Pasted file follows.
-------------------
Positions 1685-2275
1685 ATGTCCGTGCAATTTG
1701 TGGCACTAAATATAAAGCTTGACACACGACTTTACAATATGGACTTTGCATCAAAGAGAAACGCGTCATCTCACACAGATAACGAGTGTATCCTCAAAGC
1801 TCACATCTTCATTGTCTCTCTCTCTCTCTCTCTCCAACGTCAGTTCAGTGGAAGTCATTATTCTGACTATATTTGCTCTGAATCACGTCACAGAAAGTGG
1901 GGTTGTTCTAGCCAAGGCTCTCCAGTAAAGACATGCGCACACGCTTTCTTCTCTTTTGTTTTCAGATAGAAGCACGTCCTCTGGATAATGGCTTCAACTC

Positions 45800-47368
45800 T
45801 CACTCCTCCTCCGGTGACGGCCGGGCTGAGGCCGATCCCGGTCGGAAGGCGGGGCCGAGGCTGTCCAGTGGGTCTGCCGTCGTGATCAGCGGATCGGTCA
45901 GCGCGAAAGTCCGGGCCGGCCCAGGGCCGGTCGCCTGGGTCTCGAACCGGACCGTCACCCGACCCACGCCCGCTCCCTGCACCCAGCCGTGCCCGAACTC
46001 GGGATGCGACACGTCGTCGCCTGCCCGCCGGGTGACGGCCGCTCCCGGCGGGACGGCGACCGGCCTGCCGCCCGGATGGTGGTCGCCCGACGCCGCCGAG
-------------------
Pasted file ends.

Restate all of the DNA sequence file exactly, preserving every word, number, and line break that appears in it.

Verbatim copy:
Positions 1685-2275
1685 ATGTCCGTGCAATTTG
1701 TGGCACTAAATATAAAGCTTGACACACGACTTTACAATATGGACTTTGCATCAAAGAGAAACGCGTCATCTCACACAGATAACGAGTGTATCCTCAAAGC
1801 TCACATCTTCATTGTCTCTCTCTCTCTCTCTCTCCAACGTCAGTTCAGTGGAAGTCATTATTCTGACTATATTTGCTCTGAATCACGTCACAGAAAGTGG
1901 GGTTGTTCTAGCCAAGGCTCTCCAGTAAAGACATGCGCACACGCTTTCTTCTCTTTTGTTTTCAGATAGAAGCACGTCCTCTGGATAATGGCTTCAACTC

Positions 45800-47368
45800 T
45801 CACTCCTCCTCCGGTGACGGCCGGGCTGAGGCCGATCCCGGTCGGAAGGCGGGGCCGAGGCTGTCCAGTGGGTCTGCCGTCGTGATCAGCGGATCGGTCA
45901 GCGCGAAAGTCCGGGCCGGCCCAGGGCCGGTCGCCTGGGTCTCGAACCGGACCGTCACCCGACCCACGCCCGCTCCCTGCACCCAGCCGTGCCCGAACTC
46001 GGGATGCGACACGTCGTCGCCTGCCCGCCGGGTGACGGCCGCTCCCGGCGGGACGGCGACCGGCCTGCCGCCCGGATGGTGGTCGCCCGACGCCGCCGAG